Kelly Burke follows up her report from 9 May (below) in The Guardian, writing that ‘Current workers blame policy of ‘open display’ for compromising safety of collection, in new allegations the museum rejects as ‘lies’… Powerhouse Museum staff members have raised further allegations of damaged exhibition items, as pressure rises on the NSW Labor government to intervene in the Ultimo museum’s future. In April, Guardian Australia reported claims that the museum’s 1950s Catalina seaplane was damaged with white spray paint late last year, after being lowered from the ceiling in August; and that a 20th century Bleriot monoplane was put at risk while the transport exhibition hall was gutted.… On Tuesday, Guardian revealed that another priceless antique was potentially at risk: the world’s oldest working rotative steam engine, the 1785 Boulton & Watt. The museum has denied these claims of damage and risk, saying that the safety of the collection has been ensured “at all times” and that “the care and preservation of the museum collection is our highest priority”.
‘Since then, more staff members have come forward with other instances of damage to exhibition items, including a Victorian-era indication board from Sydney’s Central station; a rare 1970s Mellotron keyboard; a dress designed by Ron Muncaster; and two works by HSC design students…. More exhibition items have been damaged, current staff members claim, in instances they blame on recent staffing cuts, an introduced policy of open display (removing protective barriers and “do not touch” signs), and the use of the space as a party venue.’
Kelly Burke continues with further details including comments from museum management and external specialists. Read more:   or Here: Guardian 10 May, 2023

9 May, 2023
‘Cultural vandalism’: Powerhouse Museum’s landmark steam engine under threat, experts warn
Kelly Burke writes in The Guardian, that: ‘The world’s oldest working rotative steam engine could be at significant risk, experts say, if Sydney’s Powerhouse Museum goes ahead with plans to dismantle, store and then electrify part of the 1785 Boulton & Watt: a priceless antique whose components are “as fragile as 200-year-old glass”. The warnings about the engine – a gem of the museum’s collection – follow serious claims of neglect of other exhibition items which were recently raised by current staff and former board members, after Guardian Australia broke news of an allegedly “buried” report that could have thwarted its controversial $500m redevelopment.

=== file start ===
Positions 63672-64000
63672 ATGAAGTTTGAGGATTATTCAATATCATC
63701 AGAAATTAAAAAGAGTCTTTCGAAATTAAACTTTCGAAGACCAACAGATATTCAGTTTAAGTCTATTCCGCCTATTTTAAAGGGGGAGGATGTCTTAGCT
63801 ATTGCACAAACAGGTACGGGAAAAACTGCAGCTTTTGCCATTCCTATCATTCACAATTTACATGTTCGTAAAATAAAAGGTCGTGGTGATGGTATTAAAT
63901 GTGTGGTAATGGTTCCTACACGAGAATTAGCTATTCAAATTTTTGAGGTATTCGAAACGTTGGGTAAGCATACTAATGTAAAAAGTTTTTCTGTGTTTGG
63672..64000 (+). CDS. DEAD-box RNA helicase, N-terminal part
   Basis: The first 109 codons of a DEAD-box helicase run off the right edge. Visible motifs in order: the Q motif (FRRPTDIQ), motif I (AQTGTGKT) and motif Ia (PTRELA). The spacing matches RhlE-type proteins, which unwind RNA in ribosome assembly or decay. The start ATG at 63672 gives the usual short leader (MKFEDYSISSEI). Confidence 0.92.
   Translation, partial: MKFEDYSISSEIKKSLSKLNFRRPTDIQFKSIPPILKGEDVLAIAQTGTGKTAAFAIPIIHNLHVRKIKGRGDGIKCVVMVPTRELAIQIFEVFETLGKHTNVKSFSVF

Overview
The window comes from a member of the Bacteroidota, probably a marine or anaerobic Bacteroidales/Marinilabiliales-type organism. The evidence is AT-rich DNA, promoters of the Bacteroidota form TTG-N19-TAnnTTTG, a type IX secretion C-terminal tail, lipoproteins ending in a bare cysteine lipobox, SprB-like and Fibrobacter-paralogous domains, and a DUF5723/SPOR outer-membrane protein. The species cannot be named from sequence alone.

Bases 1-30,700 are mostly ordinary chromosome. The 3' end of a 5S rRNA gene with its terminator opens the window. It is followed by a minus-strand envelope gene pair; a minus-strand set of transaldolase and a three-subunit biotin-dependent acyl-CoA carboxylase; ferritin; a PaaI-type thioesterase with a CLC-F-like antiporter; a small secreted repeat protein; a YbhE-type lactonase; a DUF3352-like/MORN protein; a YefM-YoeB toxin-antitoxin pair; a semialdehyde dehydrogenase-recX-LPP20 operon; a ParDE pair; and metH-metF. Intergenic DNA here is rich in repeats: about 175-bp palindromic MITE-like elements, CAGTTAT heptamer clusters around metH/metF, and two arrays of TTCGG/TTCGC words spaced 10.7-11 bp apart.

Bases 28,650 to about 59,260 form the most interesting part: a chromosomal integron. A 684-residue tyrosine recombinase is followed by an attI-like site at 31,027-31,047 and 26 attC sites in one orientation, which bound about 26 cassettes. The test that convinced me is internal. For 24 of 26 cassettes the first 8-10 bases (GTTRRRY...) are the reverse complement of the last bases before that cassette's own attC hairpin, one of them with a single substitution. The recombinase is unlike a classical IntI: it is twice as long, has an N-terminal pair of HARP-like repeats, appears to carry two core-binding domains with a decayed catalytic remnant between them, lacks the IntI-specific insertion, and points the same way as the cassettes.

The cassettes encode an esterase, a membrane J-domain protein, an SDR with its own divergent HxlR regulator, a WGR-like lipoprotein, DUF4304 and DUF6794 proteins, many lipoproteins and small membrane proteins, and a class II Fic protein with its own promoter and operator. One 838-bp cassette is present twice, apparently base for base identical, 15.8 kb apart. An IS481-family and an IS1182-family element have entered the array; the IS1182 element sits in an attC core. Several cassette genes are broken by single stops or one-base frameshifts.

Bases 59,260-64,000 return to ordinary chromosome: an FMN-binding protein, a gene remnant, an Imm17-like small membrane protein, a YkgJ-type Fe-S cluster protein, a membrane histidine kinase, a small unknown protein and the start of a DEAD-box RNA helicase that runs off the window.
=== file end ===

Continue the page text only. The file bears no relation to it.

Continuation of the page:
On Thursday, the new Labor arts minister, John Graham, met with executives to thrash out the contentious future of the Powerhouse, Australia’s largest science and technology museum. Touring the institution, Graham was met by members of the Powerhouse Museum Alliance, a collective fighting to keep it intact. One member delivered a letter to the minister, calling on him to make publicly available all documentation by the previous Coalition government over the new $915m Powerhouse Parramatta, scheduled for completion in 2025; and the conversion of the Ultimo site into a commercially driven creative arts, design and events precinct.
Under that plan, the world’s oldest working rotative steam engine – the 1785 Boulton & Watt – will be dismantled and placed in storage before being reassembled at the redeveloped Ultimo site, where the power source that creates the steam will be converted from gas to electricity….’
‘In a statement, a Powerhouse spokesperson maintained that the steam engine would be safely dismantled and stored, as it has been in the past. “The care and preservation of the Museum collection is our highest priority,” the statement said. But experts have described the move as “extremely risky”. … ‘The Boulton & Watt has been part of the museum’s collection since its arrival in Australia in 1888. In the 1920s it was electrified, then restored back to its original steam operation in the 1980s, at a cost of about $2m at the time, according to the founding Powerhouse director Lindsay Sharp.’… And ‘University of New South Wales emeritus professor David Phillip Miller, one of Australia’s leading experts in technology of the industrial revolution, said that ‘dismantling of the Boulton & Watt – and introducing an electrical component – would be an act of “cultural vandalism” that formed part of a “greater travesty”: the dismantling of the Ultimo museum’s entire steam engine collection…’
“The working Boulton & Watt draws people from around the world,” said Debbie Rudder, who was previously the Museum’s curator of power technologies for 23 years. “Historians, industrial revolution enthusiasts, steam enthusiasts come from Britain and all round the world to Sydney to see it operating.”